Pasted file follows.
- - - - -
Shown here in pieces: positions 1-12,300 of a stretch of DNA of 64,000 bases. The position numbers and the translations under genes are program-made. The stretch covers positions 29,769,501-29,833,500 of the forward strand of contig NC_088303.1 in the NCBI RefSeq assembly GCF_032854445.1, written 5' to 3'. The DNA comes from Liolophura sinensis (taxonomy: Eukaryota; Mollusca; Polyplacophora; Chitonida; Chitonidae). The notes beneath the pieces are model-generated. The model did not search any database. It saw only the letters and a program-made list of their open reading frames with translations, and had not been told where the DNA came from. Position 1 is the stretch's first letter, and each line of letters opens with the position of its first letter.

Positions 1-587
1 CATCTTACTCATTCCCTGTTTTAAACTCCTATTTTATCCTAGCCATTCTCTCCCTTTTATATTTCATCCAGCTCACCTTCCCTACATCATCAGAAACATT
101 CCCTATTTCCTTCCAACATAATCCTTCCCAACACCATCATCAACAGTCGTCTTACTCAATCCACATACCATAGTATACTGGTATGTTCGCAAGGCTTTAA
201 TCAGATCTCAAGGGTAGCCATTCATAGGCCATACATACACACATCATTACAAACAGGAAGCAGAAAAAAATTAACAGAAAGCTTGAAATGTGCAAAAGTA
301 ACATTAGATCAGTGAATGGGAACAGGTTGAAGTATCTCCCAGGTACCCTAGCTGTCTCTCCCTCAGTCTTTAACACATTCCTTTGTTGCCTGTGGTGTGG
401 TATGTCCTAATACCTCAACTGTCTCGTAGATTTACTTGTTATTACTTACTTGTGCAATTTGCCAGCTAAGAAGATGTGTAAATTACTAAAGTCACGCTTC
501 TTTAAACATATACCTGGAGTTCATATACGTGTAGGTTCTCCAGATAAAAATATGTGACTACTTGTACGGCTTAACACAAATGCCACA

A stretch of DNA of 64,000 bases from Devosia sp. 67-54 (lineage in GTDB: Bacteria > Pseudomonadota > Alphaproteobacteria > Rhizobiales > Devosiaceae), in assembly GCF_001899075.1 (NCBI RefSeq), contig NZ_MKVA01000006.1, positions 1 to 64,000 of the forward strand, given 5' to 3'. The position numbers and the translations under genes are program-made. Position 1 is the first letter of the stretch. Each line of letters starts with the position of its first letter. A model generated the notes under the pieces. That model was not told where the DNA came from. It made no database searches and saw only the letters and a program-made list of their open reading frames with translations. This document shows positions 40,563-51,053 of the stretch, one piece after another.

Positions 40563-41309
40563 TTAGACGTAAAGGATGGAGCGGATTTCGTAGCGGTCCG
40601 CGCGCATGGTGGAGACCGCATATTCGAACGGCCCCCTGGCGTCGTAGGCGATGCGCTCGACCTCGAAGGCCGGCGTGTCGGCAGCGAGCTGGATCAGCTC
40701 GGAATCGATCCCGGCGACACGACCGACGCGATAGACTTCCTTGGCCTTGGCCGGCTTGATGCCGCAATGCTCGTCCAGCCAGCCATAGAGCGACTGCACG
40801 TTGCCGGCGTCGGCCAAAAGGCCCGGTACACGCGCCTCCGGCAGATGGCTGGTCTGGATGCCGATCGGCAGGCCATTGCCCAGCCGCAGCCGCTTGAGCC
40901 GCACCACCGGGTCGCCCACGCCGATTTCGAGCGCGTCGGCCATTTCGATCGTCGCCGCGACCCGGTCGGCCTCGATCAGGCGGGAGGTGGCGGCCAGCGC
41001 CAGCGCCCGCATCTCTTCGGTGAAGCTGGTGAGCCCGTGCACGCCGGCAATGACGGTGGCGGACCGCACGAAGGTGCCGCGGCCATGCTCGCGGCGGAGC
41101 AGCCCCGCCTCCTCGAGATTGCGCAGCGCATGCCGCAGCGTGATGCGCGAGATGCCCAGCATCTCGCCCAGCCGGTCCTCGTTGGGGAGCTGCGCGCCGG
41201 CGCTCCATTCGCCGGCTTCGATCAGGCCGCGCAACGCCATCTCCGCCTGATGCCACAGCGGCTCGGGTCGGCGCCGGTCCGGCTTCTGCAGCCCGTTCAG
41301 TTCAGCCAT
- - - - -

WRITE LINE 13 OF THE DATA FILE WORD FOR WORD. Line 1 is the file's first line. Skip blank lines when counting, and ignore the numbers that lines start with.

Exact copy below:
40701 GGAATCGATCCCGGCGACACGACCGACGCGATAGACTTCCTTGGCCTTGGCCGGCTTGATGCCGCAATGCTCGTCCAGCCAGCCATAGAGCGACTGCACG